A US Pilot Shot Down Four Soviet Migs In 30 Minutes And Kept The Incident Hidden For 50 Years

A real-life “Top Gun” 10 years before Tom Cruise was even born was Royce Williams. Williams shot down four Soviet fighter jets on a chilly November day in 1952, becoming a legend that would go unrecognised for more than 50 years.

The Navy Cross, the second-highest military decoration bestowed by the service, was given to the now 97-year-old former navy aviator during a ceremony held on Friday in California.

Williams’ case “stood out above all others” among the numerous recommendations he had to increase servicemen’ awards, according to Navy Secretary Carlos Del Toro on Friday. To me, it was abundantly evident that his acts met the requirements for a higher medal and were genuinely outstanding.

Del Toro observed, “Freedom does not come cheap.” “It results from the sacrifice of everyone who has served in the military today and who is still doing so. You were kept free that day by what you did. In Task Force 77, they left your shipmates unharmed. They did, in fact, keep us all free.

Here are the things Williams accomplished to merit that distinction.

Williams was commanding the US Navy’s first jet aircraft, the F9F Panther, on a mission on November 18, 1952, during the Korean War.

He launched from the USS Oriskany, an aircraft carrier that was part of a task group of four carriers operating in the Sea of Japan, commonly known as the East Sea, 100 miles off the coast of North Korea.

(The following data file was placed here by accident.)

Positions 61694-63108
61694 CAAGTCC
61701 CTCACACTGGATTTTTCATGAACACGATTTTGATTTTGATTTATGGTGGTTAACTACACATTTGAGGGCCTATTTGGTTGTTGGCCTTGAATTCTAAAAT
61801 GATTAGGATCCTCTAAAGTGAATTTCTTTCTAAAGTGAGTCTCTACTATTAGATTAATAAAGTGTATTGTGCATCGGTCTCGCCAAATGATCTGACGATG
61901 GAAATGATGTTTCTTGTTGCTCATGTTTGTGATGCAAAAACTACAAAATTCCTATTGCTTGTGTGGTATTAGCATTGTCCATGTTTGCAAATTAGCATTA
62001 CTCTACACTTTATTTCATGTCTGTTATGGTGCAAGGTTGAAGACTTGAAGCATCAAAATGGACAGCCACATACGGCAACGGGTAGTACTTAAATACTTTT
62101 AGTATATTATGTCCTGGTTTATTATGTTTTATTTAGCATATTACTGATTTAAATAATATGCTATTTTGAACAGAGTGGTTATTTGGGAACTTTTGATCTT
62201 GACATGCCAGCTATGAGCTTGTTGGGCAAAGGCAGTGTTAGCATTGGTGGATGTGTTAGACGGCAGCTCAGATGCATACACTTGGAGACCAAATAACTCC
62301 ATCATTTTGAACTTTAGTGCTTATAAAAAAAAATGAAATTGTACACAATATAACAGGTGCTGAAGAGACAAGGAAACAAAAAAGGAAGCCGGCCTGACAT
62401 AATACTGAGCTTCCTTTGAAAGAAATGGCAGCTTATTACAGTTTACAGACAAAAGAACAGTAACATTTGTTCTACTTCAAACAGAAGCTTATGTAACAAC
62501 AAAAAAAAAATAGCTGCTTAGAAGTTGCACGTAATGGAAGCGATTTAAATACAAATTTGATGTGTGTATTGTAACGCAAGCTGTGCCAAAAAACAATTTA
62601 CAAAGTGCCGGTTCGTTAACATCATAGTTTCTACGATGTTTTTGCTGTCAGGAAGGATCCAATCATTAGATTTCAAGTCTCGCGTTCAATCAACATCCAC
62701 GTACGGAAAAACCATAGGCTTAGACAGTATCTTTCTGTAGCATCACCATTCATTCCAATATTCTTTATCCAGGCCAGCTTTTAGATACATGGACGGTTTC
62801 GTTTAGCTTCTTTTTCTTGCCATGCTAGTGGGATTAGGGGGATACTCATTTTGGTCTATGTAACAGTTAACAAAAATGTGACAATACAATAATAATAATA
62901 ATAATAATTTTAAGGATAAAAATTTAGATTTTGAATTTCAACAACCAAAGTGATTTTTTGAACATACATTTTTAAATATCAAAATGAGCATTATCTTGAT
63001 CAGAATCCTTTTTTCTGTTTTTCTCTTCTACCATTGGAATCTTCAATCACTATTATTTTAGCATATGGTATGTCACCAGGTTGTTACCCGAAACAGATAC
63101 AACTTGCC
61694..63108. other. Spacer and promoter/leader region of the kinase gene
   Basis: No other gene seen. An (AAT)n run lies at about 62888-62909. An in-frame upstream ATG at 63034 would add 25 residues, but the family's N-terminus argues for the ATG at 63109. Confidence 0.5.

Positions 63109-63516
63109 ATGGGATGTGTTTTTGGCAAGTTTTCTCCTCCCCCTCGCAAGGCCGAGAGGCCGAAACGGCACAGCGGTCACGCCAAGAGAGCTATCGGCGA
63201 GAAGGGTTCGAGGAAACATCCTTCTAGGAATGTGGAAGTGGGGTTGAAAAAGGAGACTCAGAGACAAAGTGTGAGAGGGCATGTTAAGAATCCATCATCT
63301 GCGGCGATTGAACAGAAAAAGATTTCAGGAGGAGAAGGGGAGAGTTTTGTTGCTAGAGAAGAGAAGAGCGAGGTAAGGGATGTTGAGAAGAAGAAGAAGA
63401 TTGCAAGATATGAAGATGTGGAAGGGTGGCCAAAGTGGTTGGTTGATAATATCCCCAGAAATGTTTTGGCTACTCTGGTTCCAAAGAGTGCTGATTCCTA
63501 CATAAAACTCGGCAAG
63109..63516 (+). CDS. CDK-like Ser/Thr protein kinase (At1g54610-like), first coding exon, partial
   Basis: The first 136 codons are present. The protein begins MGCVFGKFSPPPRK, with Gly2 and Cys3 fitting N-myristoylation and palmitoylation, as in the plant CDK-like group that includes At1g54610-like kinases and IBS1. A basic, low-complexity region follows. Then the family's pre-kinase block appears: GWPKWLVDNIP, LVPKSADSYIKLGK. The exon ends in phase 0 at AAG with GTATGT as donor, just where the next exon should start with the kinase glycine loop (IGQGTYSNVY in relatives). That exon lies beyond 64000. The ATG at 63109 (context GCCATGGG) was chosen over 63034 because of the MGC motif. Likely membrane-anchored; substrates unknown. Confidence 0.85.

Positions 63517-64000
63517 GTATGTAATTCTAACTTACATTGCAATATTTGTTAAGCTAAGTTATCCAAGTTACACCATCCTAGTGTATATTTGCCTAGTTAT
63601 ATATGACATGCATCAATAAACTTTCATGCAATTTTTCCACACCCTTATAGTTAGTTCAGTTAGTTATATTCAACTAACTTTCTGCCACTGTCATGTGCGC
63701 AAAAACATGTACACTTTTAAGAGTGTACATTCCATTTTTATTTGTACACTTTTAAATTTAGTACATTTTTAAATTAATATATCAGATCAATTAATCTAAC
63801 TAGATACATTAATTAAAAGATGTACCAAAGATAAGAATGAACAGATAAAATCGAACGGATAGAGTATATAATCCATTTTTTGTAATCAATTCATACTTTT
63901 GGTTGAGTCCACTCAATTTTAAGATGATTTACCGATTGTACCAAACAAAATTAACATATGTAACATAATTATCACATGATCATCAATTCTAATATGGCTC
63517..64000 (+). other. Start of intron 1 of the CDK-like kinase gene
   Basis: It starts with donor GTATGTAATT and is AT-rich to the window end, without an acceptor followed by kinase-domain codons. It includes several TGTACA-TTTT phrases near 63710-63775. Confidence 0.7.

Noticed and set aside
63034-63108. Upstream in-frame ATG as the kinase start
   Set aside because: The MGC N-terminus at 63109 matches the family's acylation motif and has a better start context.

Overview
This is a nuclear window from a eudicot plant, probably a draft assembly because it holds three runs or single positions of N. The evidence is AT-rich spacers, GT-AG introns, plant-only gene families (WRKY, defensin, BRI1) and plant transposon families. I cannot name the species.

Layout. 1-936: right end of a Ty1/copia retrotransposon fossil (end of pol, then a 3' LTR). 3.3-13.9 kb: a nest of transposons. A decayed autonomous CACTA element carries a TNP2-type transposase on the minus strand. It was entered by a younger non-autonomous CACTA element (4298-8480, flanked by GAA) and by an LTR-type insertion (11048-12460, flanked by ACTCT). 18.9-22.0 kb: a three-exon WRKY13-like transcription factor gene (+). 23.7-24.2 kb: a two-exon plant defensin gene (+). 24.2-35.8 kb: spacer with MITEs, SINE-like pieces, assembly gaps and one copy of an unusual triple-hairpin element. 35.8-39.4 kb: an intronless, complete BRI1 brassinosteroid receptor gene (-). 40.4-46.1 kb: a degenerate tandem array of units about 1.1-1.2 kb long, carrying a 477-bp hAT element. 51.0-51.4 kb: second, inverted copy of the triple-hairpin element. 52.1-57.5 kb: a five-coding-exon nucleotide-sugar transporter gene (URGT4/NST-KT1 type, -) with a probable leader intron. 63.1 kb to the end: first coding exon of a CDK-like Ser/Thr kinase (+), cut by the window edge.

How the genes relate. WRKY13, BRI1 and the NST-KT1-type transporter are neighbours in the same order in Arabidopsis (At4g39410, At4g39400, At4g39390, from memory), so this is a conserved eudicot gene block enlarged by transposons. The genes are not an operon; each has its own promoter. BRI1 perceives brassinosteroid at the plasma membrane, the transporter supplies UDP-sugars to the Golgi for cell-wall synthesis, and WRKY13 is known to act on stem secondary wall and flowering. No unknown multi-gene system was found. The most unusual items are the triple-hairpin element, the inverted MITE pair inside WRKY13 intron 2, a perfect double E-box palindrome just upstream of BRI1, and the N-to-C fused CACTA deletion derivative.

Williams, who was 27 at the time, along with three other fighter pilots, were instructed to conduct a combat air patrol over the Korean Peninsula’s most northern region, close to the Yalu River, which divides North Korea from China. Russia, which was formerly a part of the Soviet Union and aided North Korea in the fight, is located to the northeast.

The leader of the group experienced technical difficulties during the patrol by the four US Navy jets, so he turned around and returned to the task force offshore.

Williams and his wingman were now the only two on the expedition.

They were shocked to see seven Soviet MiG-15 fighters approaching the US task force at that point.

Williams stated in a 2021 interview with the American Veterans Center, “They just didn’t come out of Russia and contact us in any way before.”

The task force’s wary commanders gave the two US Navy jets the order to position themselves between the MiGs and the US cruisers.

Williams reported that as they were doing this, four of the Soviet MiGs wheeled and started firing at them.

He claimed that after firing on the tail MiG, the Soviet jet plummeted out of the four-plane formation, with Williams’ wingman falling after it.

He said that at that point, US officers on the carrier gave him the order not to engage the Soviets.

In the interview, Williams remembered, “I said, ‘I am engaged.

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